In a recently published study by Dr. Shraga Fisherman of the Orot College of Education (full disclosure: I work at Orot, and know Dr. Fisherman. ) addressed the issue of religious influence on children.
In the end, parents have the greatest influence on their children's spiritual choices. In his survey of teenager boys he found that children in grade seven very much value their parents' wishes. As the kids got older, that level of importance declined, reaching a low at eleventh grade. But then, as the teens got even older, they once again gave greater weight to their parents' values, and by age twenty valued their parents' opinions almost as much as they had in seventh grade.
What did he take away from this survey? Dr. Fisherman concluded,
I have heard so many parents tell me that they're afraid of coming down too hard and driving their children away. This study carries great importance because it tells us that no matter what we do or say, our children naturally gravitate away from us during the middle high school years. As they search for a sense of inner guidance, they feel a need to rebel on some level, and find their own spiritual path. But they're still listening. And while during the difficult years of high school they may not always do what we say, they do want to know how we feel. So when they grow a little older and more self-confident, they have solid guidance on a direction to turn.ולכן חשוב לא להתייאש ולהמשיך ולתת את הדעת על חינוך לזהות דתית גם בשלהי גיל ההתבגרותTherefore, it's important not to give up, and to continue to express [parental] opinions in order to educate towards religious identity, even during the teenage years.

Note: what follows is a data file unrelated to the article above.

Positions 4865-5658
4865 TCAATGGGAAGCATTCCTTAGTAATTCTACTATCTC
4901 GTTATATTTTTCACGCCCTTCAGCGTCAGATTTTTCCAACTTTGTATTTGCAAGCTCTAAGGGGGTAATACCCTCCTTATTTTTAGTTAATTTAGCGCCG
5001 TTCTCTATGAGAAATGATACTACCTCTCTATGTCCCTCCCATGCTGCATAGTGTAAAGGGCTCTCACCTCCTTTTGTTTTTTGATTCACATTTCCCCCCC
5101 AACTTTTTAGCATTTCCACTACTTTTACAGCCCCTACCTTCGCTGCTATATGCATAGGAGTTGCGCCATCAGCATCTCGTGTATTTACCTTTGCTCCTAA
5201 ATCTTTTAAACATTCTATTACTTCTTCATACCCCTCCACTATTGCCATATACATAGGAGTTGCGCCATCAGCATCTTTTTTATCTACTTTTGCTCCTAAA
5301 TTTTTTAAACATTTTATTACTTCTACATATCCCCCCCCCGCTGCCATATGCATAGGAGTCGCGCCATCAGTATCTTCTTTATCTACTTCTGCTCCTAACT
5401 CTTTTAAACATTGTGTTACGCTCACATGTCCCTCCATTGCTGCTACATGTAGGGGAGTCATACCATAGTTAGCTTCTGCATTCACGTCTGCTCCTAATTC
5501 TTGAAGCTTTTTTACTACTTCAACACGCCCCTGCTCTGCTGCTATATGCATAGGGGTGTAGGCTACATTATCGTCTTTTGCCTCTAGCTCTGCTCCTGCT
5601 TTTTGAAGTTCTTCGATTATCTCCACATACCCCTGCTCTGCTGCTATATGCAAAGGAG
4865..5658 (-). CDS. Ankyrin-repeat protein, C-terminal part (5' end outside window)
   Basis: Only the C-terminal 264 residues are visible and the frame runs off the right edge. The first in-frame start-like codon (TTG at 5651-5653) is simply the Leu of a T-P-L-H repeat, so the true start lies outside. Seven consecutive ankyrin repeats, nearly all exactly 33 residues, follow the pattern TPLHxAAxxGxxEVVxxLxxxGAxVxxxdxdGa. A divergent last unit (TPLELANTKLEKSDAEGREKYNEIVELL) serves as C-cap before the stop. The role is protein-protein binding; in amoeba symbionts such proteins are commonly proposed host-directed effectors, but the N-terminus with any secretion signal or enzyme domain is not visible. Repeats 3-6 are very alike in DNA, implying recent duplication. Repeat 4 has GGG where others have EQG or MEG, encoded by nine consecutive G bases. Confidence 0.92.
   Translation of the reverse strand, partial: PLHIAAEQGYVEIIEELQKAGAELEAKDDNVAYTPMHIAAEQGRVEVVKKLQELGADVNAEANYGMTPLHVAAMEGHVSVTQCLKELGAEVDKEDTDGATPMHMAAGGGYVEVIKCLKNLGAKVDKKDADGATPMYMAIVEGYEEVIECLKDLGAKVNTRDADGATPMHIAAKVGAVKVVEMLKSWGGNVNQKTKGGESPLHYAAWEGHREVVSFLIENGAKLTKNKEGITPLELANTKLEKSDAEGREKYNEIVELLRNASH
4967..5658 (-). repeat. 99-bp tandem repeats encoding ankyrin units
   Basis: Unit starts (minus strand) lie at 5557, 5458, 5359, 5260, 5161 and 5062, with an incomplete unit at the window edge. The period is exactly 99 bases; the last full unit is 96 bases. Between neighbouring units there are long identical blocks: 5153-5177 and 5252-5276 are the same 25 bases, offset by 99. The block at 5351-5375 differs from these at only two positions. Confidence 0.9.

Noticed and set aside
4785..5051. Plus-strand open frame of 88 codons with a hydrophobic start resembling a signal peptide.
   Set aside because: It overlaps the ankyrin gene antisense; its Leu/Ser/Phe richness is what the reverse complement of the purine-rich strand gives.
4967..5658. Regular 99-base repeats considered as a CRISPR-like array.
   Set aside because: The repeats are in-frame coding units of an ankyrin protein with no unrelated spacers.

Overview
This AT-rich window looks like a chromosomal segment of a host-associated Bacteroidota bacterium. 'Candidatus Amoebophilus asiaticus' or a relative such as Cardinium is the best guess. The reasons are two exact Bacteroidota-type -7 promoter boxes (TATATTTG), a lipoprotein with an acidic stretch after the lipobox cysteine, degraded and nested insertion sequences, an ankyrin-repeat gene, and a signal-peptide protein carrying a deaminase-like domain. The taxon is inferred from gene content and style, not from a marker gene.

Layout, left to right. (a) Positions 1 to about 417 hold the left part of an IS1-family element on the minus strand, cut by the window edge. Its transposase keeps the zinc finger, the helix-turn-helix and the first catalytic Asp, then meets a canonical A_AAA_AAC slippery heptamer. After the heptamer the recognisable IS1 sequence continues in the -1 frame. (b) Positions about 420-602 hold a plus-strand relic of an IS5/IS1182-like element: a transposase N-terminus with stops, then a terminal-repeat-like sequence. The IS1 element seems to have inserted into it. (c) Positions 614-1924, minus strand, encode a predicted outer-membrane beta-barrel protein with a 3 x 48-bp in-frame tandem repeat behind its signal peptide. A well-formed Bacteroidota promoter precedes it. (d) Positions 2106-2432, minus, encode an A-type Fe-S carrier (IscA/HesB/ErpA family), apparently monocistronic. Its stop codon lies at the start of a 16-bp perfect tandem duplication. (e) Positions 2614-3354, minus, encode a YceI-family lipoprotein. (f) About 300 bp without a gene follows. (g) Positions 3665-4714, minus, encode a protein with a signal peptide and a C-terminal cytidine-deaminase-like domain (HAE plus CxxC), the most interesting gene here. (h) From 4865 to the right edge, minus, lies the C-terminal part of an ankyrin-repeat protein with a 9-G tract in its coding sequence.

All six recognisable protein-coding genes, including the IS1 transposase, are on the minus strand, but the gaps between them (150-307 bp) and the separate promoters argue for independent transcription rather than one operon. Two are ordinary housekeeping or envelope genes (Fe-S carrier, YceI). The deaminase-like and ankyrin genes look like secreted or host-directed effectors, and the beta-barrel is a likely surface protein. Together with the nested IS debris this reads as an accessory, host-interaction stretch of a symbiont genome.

While our children may recoil from our opinions, it's probably what they most need - and even want to hear. If so, the worst thing parents can do is not say anything at all.